Wednesday, February 11, 2015

Scholastic Memories

My two favorite days in school (not counting snow and vacation days) were when the Scholastic Book flyers would arrive and the books you ordered from them came in.  Okay, I liked Art day too, but that's beside the point.  Anyway, looking through those flyers always charged my imagination; they were like windows to undiscovered worlds.  I loved reading when I was a kid (I still do, although I seem to have less time than ever now).  I could hole up in my room with a book and not come out all day.

I found some Arrow Book Club flyers at an estate sale a while back and just recently scored a large lot of Scholastic Books at another estate sale, so I thought I'd match the flyers up with some of the books.  These flyers are from the late 1960's, so a little before my time.  A warning: this one is image heavy.

November 1968 Arrow Book Club News


The book featured on the cover of this flyer:

"The Mysterious Schoolmaster"


Other books featured in this flyer:

"The Littles to the Rescue"


"The Forgotten Door"



 "Elbert the Mind Reader"


"Nine Witch Tales"

I always loved these collections.

A few years ago, Scholastic came under fire for marketing toys, gimmicks and less-than-educational books to kids.  The cover of this flyer pushing "The Yellow Submarine" souvenir book seems to suggest it had been going on for years.

March 1969 Arrow Book Club News


Some books from this flyer:

"Revolt on Alpha C"


"T.A.B." stood for "Teen Age Books" and were aimed at grades 7 and up whereas "Arrow" books were aimed at grades 4 through 6.


Some books from this flyer:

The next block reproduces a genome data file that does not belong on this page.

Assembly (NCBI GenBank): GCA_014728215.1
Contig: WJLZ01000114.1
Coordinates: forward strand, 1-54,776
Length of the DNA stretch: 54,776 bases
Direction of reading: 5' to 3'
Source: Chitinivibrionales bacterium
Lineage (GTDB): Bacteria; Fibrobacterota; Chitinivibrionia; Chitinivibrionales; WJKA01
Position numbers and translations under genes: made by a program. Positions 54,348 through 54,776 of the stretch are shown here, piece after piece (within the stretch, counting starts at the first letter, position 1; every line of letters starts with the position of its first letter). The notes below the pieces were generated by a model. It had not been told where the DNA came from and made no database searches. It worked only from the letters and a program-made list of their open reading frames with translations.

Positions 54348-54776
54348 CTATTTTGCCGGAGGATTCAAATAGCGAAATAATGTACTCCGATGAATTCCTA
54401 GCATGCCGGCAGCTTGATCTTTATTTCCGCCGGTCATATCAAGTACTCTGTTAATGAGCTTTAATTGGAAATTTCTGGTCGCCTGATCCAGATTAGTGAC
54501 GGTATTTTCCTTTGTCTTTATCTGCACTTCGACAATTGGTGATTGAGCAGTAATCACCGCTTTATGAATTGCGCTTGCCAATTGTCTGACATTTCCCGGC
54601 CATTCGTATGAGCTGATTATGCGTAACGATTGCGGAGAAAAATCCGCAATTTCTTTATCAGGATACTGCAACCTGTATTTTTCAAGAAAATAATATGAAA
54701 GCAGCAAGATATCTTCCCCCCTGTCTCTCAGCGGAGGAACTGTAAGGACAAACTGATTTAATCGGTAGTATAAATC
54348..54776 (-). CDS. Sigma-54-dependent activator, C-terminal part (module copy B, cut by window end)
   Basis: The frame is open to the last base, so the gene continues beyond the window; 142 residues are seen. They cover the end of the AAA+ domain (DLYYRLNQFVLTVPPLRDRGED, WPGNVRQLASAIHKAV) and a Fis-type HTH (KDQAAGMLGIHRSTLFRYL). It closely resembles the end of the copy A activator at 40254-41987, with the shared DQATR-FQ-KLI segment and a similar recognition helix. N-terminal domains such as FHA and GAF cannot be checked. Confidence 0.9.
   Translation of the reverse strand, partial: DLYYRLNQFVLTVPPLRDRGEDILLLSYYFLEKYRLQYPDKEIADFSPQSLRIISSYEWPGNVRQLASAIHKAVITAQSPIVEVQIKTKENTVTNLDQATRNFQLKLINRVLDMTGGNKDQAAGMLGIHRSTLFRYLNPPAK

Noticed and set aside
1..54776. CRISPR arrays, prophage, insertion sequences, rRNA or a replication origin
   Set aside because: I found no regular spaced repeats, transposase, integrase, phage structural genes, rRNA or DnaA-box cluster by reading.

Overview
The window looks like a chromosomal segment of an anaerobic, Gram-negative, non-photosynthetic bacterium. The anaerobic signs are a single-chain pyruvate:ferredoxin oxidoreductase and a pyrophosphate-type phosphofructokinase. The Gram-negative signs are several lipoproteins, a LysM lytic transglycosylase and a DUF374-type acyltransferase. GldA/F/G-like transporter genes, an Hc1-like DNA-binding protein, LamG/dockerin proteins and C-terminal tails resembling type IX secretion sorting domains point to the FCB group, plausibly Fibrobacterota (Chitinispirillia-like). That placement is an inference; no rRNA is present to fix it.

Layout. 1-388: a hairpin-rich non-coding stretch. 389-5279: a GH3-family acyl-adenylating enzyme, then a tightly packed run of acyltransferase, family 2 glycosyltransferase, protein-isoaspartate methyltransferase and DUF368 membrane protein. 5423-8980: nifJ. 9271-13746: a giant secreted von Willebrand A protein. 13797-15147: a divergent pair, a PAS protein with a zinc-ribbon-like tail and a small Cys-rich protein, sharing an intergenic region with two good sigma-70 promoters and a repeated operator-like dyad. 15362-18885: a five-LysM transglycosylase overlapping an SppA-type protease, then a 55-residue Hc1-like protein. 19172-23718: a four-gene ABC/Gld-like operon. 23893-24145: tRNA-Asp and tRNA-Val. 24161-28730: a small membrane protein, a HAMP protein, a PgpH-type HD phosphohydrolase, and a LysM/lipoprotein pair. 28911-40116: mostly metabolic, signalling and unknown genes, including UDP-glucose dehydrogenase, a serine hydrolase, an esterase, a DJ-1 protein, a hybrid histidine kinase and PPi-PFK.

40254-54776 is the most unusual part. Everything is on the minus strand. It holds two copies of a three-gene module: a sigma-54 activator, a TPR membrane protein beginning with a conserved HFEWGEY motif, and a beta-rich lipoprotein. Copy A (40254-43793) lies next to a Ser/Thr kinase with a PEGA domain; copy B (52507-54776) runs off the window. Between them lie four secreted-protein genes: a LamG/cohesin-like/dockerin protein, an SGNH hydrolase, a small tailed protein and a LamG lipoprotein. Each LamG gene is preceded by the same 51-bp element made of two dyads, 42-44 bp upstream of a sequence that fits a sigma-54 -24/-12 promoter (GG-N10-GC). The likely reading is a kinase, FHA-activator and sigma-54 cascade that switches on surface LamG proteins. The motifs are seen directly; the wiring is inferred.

"Homer Price"


"The Arrow Book of Brain Teasers"

Another collection I enjoyed were the puzzle or joke books.


"The Runaway Robot"

If you're wondering about those strange alphanumeric combinations you see on the covers, such as "TX 863" above, all Scholastic Books were assigned a catalog number and had them printed on the cover.  You can even search Amazon using those numbers.


"Chitty Chitty Bang Bang"


March 1968 Arrow Book Club News


Some books from this flyer:

"The Ghost Rock Mystery"

I've found the covers to the Scholastic mystery books were often better than the actual story and a lot of times had nothing to do with the story.



"Mystery of the Empty House"


"The Wizard of Oz"

I wonder if this is a full or condensed version of "The Wizard of Oz".  I've never read the original (hanging head in shame), so I'm not sure.


Finally, here are some of the other books I picked up recently that aren't featured in these flyers:

"How to Care for Your Monster"

Norman Bridwell is best known for his Clifford books.


"The Witch Next Door"

Another non-Clifford Bridwell book.  Norman Bridwell just passed away last December.


"Ramona the Pest"

By far my favorite children's author was Beverly Cleary, and the art by Louis Darling was the perfect match; I refuse to read the books with the newer art.  I wish I could recapture the experience of the first time I read "Runaway Ralph" or the "Ramona" books.  Remarkably, Beverly Cleary is still alive at 98 (Her 99th birthday is April 12th!)


"Henry and the Clubhouse"

Mark Trail's Book of Animals


"Mark Trail's 2nd Book of Animals"

Because one book wasn't enough.


"TV Stars of '73"
Books about TV shows?  I was in Heaven.


"Strange but True"

Again, loved these.

"Million Dollar Duck"


"Is This You?"

Crockett Johnson is best known for his "Harold and the Purple Crayons" book.  That, along with "Where the Wild Things Are" are among my earliest memories of reading.


"Discovering Dinosaurs"

Not a Scholastic Book, but "AEP", which later became "Xerox Education Publication", were in the same vein.


"The Secret Cave"

Note the original title on this book: "Twenty and Ten".  Scholastic often changed the titles of books to appeal to kids' sense of adventure.  You have to admit, "The Secret Cave" sounds more exciting.


"Adventure at Black Rock Cave"